HOT SPRINGS, Va. — Beacher F. Hackney had long been a mystery to co-workers at the Homestead, a luxurious resort here that has entertained presidents, the wealthy and other VIPs for more than two centuries.
Now Hackney, a kitchen worker who spoke so infrequently that some thought he might be deaf, has become a fugitive, wanted in the killing of two supervisors in this remote and picturesque area of Virginia where people strained their memories to recall the last such crime.
Bath County Sheriff Larry Norfleet said Hackney, 59, of Covington, Va., walked into the fourth-floor kitchen in the center of the sprawling complex about 8 p.m. Saturday, shot two supervisors to death with a .380 semiautomatic handgun and left on foot.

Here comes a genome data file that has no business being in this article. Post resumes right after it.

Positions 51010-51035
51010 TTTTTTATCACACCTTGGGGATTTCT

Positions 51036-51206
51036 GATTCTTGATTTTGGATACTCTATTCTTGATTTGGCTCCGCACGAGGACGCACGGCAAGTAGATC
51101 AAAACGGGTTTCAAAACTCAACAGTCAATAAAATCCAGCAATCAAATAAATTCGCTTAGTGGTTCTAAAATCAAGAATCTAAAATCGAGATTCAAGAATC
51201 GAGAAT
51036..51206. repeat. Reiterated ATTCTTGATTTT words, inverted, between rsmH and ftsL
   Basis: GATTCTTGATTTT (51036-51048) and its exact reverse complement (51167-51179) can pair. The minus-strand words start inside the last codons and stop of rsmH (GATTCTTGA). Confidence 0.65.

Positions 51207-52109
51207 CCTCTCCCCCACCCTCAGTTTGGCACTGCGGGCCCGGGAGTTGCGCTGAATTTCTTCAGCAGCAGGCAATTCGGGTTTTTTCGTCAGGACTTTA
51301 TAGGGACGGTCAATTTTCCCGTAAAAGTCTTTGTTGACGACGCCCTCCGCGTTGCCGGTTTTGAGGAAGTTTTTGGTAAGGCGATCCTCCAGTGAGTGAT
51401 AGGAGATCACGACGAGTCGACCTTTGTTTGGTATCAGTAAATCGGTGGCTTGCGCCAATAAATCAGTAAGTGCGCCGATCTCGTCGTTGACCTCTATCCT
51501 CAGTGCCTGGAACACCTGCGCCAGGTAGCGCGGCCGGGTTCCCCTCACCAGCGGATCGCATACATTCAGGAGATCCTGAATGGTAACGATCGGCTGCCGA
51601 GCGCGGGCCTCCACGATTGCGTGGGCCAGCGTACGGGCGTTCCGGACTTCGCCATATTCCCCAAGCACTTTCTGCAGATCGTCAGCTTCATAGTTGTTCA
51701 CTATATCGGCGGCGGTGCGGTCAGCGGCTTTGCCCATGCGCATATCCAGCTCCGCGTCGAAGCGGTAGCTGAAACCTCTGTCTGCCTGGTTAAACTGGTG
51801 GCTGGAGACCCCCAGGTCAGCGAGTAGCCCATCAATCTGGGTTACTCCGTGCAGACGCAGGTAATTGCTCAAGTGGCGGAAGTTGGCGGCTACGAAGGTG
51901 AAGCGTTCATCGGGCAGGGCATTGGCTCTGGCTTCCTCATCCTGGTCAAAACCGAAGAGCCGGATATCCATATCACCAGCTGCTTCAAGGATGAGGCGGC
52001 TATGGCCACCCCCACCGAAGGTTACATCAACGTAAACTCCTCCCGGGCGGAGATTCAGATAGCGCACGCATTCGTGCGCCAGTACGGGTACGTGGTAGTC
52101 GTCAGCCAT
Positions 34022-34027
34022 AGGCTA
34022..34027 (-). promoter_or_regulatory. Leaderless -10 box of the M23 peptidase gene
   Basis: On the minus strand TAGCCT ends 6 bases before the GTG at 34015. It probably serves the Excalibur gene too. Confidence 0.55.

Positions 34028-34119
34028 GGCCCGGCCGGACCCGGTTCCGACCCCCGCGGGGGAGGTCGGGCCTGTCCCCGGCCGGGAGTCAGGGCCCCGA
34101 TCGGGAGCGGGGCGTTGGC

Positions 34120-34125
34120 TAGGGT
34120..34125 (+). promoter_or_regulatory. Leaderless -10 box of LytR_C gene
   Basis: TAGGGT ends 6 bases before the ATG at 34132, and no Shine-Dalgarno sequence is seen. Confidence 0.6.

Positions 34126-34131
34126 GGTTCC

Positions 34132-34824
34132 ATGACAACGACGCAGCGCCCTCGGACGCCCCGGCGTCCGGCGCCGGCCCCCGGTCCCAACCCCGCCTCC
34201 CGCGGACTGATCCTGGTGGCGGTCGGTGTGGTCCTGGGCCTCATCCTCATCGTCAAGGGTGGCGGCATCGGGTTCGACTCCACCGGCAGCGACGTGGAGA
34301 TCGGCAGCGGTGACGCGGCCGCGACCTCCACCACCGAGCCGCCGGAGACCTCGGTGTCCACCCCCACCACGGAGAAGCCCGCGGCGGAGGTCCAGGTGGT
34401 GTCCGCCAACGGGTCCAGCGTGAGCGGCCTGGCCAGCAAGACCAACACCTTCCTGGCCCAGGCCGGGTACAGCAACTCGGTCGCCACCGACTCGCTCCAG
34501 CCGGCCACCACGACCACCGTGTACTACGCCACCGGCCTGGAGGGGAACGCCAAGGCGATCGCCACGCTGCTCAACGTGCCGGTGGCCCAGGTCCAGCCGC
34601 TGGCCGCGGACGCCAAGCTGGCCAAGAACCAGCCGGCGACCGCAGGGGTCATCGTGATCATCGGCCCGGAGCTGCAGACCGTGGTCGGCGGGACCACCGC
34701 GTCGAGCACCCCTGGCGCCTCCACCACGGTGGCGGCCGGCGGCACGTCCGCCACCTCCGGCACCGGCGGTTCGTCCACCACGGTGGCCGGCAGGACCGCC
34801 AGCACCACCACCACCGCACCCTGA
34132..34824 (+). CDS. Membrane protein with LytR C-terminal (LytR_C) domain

Norfleet said there was no known history of disagreements or disciplinary problems with resort officials or between Hackney and the victims, who were identified as Ronnie Stinnett, 60, of Ashwood, Va., and Dwight Kerr, 39, of Covington.
Townspeople, however, said they had heard that Hackney’s hours at the resort had been reduced. Norfleet said that about 700 guests were in the hotel and that they gathered in the ballroom as law enforcement officials searched the area.
Yesterday, as Virginia state troopers stopped and searched vehicles on the main street here, residents expressed shock at the killings, in a place where little out of the ordinary seems to happen.
The Homestead is located in the middle of a Hot Springs, a small town in the middle of a large county with a small population. Every time we’ve been there, the one thing that has struck Kellie and I is the simpler, friendlier pace of life there. I’ve got to imagine that his has come as quite a shock to the normally quiet streets of Hot Springs.